Myoma surgery: when it is indicated, how it is done, risks and recovery

Myoma surgery: when it is indicated, how it is done, risks and recovery

Intimate Life

Surgery to remove the fibroid is indicated when a woman has symptoms such as severe abdominal pain and heavy menstruation, which do not improve with the use of medication, or when she has difficulty getting pregnant or infertility, due to the presence of the fibroid in the uterus. This surgery is usually not necessary when symptoms can be controlled with medication or when a woman enters menopause.

Fibroids are benign tumors that appear in the uterus in women of childbearing age, which cause intense discomfort such as menstrual bleeding and intense cramps, which are difficult to control. Medications can reduce its size and control symptoms, but when this does not happen, the gynecologist may suggest removing the fibroid through surgery.

The surgery to remove the fibroid, also called myomectomy, is performed by a gynecologist and is made available free of charge by the SUS, or can be performed in private hospitals, and the doctor must assess the woman's interest in becoming pregnant because the surgery can bring future complications such as difficulty to become pregnant or need for a cesarean section, to reduce the risk of uterine rupture during labor.

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When is it indicated

Myoma surgery is indicated when myoma symptoms are severe, in the following situations:

  • Excessive vaginal bleeding, which does not improve with the use of medication;
  • Longer menstrual period;
  • Bleeding outside the menstrual period;
  • Anemia, due to uterine bleeding;
  • Chronic abdominal pain or abdominal bloating;
  • Pain, discomfort or feeling of pressure in the pelvis;
  • Need to urinate frequently;
  • Chronic constipation.

Furthermore, fibroid surgery may be indicated in cases where a woman has difficulty getting pregnant or has infertility.

How it is made

Myomectomy is surgery performed to remove the fibroid from the uterus, and there are 3 different ways to perform myomectomy:

  • Laparoscopic Myomectomy: small holes are made in the abdominal region, through which a microcamera and the instruments necessary to remove the fibroid pass. This procedure is only used in the case of myoma that is located on the external wall of the uterus;
  • Miomectomia Abdominal: a type of “cesarean section”, where it is necessary to make a cut in the pelvis region, which goes to the uterus, allowing the removal of the fibroid. When a woman is very overweight, before undergoing abdominal surgery she must lose weight to reduce the risks of surgery;
  • Hysteroscopic Myomectomy: the doctor introduces the hysteroscope through the vagina and removes the fibroid, without the need for cuts. Only recommended if the fibroid is located inside the uterus with a small part inside the endometrial cavity.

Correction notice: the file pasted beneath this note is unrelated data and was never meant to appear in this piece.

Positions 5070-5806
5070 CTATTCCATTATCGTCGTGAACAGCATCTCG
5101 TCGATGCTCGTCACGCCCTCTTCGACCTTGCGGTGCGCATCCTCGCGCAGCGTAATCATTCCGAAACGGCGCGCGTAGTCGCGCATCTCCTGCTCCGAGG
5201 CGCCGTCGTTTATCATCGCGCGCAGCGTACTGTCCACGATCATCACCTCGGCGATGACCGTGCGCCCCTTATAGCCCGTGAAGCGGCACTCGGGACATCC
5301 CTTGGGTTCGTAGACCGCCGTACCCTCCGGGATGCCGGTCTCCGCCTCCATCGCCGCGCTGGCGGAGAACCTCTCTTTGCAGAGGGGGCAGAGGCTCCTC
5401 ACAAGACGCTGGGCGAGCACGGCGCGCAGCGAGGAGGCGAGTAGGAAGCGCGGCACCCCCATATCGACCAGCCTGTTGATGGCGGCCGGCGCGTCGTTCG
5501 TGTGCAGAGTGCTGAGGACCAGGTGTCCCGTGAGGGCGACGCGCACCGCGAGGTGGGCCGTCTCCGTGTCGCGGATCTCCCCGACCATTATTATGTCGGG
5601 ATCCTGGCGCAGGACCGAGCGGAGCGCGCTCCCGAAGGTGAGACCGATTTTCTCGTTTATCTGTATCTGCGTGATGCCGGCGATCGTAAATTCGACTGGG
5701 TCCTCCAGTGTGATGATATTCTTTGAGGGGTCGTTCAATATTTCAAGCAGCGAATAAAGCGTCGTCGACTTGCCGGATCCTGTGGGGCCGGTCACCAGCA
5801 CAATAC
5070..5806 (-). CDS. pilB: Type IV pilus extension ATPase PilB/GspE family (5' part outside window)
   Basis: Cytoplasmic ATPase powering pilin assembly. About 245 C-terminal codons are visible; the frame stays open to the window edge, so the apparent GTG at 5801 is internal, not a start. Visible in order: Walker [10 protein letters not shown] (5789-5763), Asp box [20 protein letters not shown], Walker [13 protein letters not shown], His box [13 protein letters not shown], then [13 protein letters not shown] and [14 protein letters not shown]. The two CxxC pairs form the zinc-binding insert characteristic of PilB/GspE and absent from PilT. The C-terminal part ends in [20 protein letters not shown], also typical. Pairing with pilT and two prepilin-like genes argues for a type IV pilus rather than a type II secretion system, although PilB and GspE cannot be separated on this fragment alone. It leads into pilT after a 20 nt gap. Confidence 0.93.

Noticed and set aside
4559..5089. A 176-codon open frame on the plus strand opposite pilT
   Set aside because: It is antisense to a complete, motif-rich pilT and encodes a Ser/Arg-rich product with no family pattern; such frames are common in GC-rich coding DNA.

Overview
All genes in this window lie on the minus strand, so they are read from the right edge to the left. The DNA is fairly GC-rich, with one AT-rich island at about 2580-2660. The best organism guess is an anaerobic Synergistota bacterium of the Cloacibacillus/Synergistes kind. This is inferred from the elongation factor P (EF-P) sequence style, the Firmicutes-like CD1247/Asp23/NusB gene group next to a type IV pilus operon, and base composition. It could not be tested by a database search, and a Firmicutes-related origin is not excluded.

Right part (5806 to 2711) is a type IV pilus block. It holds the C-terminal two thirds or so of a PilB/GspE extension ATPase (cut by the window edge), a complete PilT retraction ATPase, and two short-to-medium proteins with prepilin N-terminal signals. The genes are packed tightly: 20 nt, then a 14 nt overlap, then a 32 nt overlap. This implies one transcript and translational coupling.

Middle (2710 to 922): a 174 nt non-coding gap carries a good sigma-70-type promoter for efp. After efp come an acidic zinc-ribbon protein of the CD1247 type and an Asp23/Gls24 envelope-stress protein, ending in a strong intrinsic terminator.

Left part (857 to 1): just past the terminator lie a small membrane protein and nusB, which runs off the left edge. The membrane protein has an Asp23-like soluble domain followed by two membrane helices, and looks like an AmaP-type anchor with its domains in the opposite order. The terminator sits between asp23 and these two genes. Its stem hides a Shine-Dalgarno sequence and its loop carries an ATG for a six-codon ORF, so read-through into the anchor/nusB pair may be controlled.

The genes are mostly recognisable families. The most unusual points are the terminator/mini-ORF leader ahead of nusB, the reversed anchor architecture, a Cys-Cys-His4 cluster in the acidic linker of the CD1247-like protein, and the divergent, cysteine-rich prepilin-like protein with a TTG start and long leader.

Normally, surgery to remove the fibroid manages to control the symptoms of pain and excessive bleeding in 80% of cases, however, in some women, the surgery may not be definitive, and a new fibroid appears in another location of the uterus, around 10 years later. . Therefore, the doctor often chooses to remove the uterus, instead of just removing the fibroid. Find out everything about removing the uterus.

The doctor may also choose to perform an endometrial ablation or embolize the arteries that are nourishing the fibroids, as long as it is a maximum of 8 cm or if the fibroid is on the posterior wall of the uterus, because this region has many blood vessels, and cannot be cut through surgery.

What is recovery like from surgery?

Normally recovery is quick but the woman needs to rest for at least 1 week to heal properly, avoiding all types of physical exertion during this period. Sexual contact should only be done 40 days after surgery to avoid pain and infections. You should see a doctor if you experience symptoms such as a stronger vaginal odor, vaginal discharge, and very intense, bright red bleeding.

Possible risks of surgery

The main risks of surgery to remove the fibroid are:

  • Bleeding during surgery;
  • Bleeding, which may require removal of the uterus;
  • Scarring in the uterus, which can block the fallopian tube and make pregnancy difficult;
  • Infection at the surgical site;
  • Thromboembolism;
  • Injuries to the bladder, intestine, ureter or blood vessels;
  • Perforation of the uterus;
  • Injuries to the cervix;
  • Uterine rupture;
  • Pulmonary edema;
  • Edema cerebral.

These complications vary according to the type of surgery performed, and there may still be a risk of complications during pregnancy, especially if a deep cut was made in the wall of the uterus to remove the fibroid. prevent uterine rupture during labor.

When the surgery to remove the fibroid is performed by an experienced gynecologist, the woman can rest assured because the techniques are safe for health and the risks can be controlled.